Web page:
Diabetes drug "could treat blindness"

Diabetes drug "could treat blindness"

By Adrian Galbreth

A drug currently prescribed to millions of people with diabetes could have another important use, according to experts in the US who have exhibited its efficacy in treating one of the world's leading causes of blindness.

Specialists at the University of Texas (UT) Medical Branch at Galveston have discovered that metformin, which is commonly used to control blood sugar levels in type 2 diabetes, can substantially reduced the effects of uveitis.

Uveitis is an inflammation of the tissues just below the outer surface of the eyeball and causes almost one in five cases of blindness around the world, with the only treatment currently being steroid therapy, which can have serious side effects and cannot be used over the long term.

However, UT experts have conducted laboratory rat and cell-culture experiments that suggest help may be at hand for uveitis sufferers.

Professor Kota Ramana, senior author of the study, which is published online in the journal Investigative Ophthalmology & Visual Science, explained that the eye condition has various causes - the most common of which are infectious diseases and autoimmune disorders - but they all produce inflammation within the eye.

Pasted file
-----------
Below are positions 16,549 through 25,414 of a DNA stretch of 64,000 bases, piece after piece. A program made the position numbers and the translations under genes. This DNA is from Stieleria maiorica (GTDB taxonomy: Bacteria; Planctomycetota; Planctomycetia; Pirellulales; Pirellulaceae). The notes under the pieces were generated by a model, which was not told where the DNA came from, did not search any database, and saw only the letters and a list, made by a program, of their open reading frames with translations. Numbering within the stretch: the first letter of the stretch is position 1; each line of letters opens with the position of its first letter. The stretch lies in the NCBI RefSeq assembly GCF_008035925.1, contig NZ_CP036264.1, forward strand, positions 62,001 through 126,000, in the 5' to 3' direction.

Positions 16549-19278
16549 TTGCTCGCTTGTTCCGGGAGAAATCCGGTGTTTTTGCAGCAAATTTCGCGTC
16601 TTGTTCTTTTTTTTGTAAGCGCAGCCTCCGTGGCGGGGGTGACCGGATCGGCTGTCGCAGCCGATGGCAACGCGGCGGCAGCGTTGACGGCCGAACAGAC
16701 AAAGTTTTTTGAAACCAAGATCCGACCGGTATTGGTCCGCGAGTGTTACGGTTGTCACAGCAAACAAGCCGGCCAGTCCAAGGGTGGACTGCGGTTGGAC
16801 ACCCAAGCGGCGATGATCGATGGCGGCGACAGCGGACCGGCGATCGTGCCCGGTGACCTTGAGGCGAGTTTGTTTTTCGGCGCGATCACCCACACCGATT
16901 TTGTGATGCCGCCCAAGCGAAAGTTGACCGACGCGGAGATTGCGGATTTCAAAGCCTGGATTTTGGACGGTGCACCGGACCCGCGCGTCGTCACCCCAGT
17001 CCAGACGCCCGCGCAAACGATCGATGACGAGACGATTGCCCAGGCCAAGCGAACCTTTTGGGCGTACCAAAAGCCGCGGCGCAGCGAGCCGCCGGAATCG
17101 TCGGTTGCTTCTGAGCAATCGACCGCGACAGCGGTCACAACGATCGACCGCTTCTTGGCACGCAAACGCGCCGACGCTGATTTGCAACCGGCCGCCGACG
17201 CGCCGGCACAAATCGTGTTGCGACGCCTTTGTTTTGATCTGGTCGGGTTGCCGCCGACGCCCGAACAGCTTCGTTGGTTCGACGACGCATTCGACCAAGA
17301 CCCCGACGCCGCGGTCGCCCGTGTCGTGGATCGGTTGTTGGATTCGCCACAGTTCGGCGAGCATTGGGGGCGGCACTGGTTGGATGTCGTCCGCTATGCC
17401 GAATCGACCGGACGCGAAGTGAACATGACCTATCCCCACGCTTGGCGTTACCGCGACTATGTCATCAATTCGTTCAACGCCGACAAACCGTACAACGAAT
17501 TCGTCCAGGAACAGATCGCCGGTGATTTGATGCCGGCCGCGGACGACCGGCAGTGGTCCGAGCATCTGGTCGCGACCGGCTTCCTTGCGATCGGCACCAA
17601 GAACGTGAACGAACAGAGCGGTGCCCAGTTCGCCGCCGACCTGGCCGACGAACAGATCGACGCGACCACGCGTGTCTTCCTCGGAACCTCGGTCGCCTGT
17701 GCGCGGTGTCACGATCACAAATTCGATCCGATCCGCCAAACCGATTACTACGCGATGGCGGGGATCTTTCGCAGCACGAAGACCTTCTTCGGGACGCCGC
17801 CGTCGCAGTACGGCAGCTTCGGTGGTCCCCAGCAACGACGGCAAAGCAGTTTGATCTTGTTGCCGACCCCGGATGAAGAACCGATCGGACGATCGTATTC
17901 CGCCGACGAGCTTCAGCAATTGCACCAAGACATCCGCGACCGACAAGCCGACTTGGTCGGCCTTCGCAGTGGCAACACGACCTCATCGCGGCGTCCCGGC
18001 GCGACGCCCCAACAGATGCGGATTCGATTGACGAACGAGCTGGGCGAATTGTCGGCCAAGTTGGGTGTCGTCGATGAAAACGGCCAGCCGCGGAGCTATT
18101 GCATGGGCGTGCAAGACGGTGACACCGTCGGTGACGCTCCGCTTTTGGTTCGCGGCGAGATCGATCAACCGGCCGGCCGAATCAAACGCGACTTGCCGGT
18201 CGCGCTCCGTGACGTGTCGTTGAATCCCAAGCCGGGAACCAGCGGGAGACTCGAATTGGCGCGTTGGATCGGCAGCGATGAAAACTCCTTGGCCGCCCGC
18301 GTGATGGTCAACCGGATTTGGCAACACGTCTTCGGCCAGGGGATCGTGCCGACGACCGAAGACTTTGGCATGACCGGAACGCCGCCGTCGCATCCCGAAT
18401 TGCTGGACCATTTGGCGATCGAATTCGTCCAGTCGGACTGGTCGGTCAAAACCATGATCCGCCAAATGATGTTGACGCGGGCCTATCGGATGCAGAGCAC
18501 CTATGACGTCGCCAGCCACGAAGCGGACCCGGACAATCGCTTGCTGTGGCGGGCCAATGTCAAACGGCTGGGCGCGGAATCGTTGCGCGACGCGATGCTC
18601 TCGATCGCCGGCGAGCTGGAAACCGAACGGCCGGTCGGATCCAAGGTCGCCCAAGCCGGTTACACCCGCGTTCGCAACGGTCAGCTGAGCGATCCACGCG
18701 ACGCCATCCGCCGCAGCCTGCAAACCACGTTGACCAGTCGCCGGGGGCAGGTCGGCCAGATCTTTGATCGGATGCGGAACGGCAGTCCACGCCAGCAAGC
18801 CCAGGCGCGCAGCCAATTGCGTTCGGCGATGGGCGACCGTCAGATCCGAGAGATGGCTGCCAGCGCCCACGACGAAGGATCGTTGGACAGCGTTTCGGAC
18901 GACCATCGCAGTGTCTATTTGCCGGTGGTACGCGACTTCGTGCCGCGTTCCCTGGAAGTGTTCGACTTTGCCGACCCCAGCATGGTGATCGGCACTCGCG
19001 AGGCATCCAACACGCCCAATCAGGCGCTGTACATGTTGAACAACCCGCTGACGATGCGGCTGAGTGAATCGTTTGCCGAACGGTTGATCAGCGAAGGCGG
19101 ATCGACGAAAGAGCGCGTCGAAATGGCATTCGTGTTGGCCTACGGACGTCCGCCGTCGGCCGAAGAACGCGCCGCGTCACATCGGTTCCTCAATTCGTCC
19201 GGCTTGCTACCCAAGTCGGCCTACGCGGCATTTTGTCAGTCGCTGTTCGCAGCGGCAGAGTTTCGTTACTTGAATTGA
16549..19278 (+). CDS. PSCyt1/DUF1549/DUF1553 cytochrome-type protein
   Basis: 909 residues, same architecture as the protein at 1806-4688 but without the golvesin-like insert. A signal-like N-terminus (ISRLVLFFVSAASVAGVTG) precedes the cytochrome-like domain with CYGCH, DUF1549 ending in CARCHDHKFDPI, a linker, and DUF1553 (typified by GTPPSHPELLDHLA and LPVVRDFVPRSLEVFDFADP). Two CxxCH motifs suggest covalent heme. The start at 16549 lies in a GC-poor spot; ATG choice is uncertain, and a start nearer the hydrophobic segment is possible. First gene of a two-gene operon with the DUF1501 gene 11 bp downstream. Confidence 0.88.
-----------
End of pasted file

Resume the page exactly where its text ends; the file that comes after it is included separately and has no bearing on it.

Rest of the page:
Using this as a basis for their studies, the scientists discovered that metformin was a very effective anti-uveitis agent when they tested it in rats given an endotoxin that mimicked the inflammatory effects of bacterial infection.

"We found that the drug is therapeutic as well as preventive - if we gave our rats the drug beforehand, they didn't develop uveitis, and if we gave it after uveitis had developed, it was therapeutic. Metformin's strong anti-inflammatory properties make this possible," added study co-author Professor Satish Srivastava.

The researchers explained that metformin works by activating an enzyme called AMPK, which in turn damps down the activity of the protein NF-kappa B.

The inhibition of NF-kappa B suppresses the production of inflammatory signalling molecules - cytokines and chemokines – which are needed to initiate and sustain uveitis.

Professor Ramana said there is a good chance of metformin being rapidly adopted as an anti-uveitis drug.

"I think after a few more pre-clinical studies are done, we can get this drug to patients in a shorter time than usual. Its safety is already known, so all that we need to see is its efficacy in humans," she added.

by Emily Tait

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